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Sunken treasure discovery has far-reaching implications

Author  :  ZENG JIANG     Source  :    Chinese Social Sciences Today     2017-04-27

The picture shows a gold coin excavated from the sunken treasure site. The four Chinese characters “Xi Wang Shang Gong” inscribed on the coin literally means “awarded by the king of the Daxi Dynasty for meritorious military service.” It was minted under the instructions of the Ming-Dynasty peasant revolt leader Zhang Xianzhong, who styled himself as the king of the Daxi regime.

Archaeologists said the discovery of an ancient rebel leader’s sunken treasure in Southwest China’s Sichuan Province will have a significant impact on a number of areas of historical studies.

They evaluated the archaeological feat at a recent briefing in Meishan, Sichuan Province, on the underwater excavations at Jiangkou, a section of the Minjiang River in Pengshan County. It was the first underwater excavation ever attempted in the province.

The first stage lasted from Jan. 5 to April 12. After more than three months of underwater digging, archaeologists have unearthed nearly 30,000 relics.

Judging from the characters carved on some relics, researchers concluded that they were from the Daxi regime established by Zhang Xianzhong, leader of a peasant uprising at the end of the Ming Dynasty (1368-1644).

According to legend, Zhang was defeated by Ming soldiers while attempting to transfer his large haul of treasure southward. Around a thousand boats loaded with money and assorted valuables were said to have sunk in the battle. The rich findings suggest that there may be some truth to the legend.

Gao Dalun, president of the Sichuan Provincial Cultural Relics and Archaeology Research Institute, noted that the dig yielded fruitful results, securing a complete chain of evidence on sunken boats and the battlefield.

“The discovery of sunken treasure is not only a big deal for the archaeological community but is also of great significance to historians studying the Ming Dynasty,” said Shang Chuan, president of the Chinese Society on Ming Dynasty History and a research fellow from the Institute of Archaeology at the Chinese Academy of Social Sciences.

It is a perfect integration of the double evidence law into historical research, Shang said.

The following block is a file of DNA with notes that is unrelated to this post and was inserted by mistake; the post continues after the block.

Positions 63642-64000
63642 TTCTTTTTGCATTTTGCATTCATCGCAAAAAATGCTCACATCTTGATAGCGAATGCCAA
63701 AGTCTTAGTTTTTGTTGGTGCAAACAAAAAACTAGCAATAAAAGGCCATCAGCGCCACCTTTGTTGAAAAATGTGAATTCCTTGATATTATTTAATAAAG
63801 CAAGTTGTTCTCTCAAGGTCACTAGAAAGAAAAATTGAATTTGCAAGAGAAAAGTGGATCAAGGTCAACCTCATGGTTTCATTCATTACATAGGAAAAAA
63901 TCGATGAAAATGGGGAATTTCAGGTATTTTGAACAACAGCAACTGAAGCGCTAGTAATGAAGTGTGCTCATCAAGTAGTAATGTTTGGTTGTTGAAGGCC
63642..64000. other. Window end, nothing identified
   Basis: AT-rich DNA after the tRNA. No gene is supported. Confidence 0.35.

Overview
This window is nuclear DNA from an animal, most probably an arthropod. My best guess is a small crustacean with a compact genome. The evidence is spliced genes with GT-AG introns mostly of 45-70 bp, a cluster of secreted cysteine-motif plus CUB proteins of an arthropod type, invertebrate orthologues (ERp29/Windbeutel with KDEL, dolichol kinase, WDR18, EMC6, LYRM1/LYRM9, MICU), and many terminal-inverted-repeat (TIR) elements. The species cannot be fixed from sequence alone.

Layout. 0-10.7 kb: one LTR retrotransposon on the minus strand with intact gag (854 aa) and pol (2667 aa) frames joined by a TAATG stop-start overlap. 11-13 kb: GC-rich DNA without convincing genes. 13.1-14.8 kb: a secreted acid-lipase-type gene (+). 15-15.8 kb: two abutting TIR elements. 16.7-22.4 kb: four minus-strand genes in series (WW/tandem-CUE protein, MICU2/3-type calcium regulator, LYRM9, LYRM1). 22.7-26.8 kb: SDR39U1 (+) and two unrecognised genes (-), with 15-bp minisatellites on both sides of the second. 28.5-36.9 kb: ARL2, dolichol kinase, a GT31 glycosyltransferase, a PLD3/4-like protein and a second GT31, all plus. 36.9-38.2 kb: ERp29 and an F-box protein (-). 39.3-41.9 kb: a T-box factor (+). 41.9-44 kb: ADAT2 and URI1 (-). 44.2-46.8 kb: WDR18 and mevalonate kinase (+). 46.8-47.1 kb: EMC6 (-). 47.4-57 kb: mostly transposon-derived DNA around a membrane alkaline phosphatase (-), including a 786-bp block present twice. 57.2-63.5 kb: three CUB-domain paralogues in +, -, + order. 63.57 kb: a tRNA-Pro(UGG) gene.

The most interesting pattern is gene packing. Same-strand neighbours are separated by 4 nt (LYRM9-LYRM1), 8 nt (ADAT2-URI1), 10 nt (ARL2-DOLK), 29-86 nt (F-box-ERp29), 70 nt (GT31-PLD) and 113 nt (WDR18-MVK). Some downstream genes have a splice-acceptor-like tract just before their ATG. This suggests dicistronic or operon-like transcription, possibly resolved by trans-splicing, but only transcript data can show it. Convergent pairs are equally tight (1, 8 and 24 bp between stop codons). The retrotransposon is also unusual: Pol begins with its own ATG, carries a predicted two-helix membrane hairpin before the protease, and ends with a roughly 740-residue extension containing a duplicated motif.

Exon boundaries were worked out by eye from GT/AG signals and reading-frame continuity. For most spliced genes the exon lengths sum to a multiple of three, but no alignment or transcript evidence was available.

After a recent visit to the excavation site, Chen Shisong, a research fellow at the Sichuan Academy of Social Sciences, said that the findings have substantially enriched research on the history of Sichuan Province in the Ming Dynasty.

“It is not only conducive to deepening the understanding of historical facts related to the rebel leader Zhang Xianzhong but also sheds light on the political and tax systems of the Ming Dynasty,” Chen said. “The unearthed objects, many of which are unprecedented, have provided solid evidence about social life in the late Ming.”

Zhang Xianzhong, a research fellow from the Institute of History from Tianjin Academy of Social Sciences, who coincidentally shares the same name with the rebel leader, said that the large quantity of excavated relics will undoubtedly further promote and deepen research on Sichuan history, silver monetization and the system of regional kings.

“The sunken relics offer the best point of departure for deeper analysis of the history of dynastic change from the Ming to Qing Dynasty (1616-1911),” Chen said. “Although the treasure was sunken by Zhang Xianzhong, we shouldn’t focus only on Zhang. Instead we should put him in the broader context of dynastic change to observe all that was happening in all regions as well as their relevance.”

Chen suggested creating a high-level academic platform and research base focused on the Ming-Qing dynastic change, thereby connecting the academic circles of Ming and Qing history at home and abroad while guiding the research of social history in southwest China.

Liu Zhiyan, head of underwater archaeology at the the Sichuan Provincial Cultural Relics and Archaeology Research Institute and leader of the project for sunken treasure excavations, said the research team will organize, repair and protect the recovered objects as part of the next step.

Also they will carry out extensive geographical prospecting to find an area suitable for the storage of sunken relics, Liu said. Systematic archaeological investigations into the upstream and downstream areas of the excavation site have been scheduled to provide clues for identifying the range of the site and the area to be dug in the following year, with work planning for 2018 underway, he added.

Editor: Yu Hui

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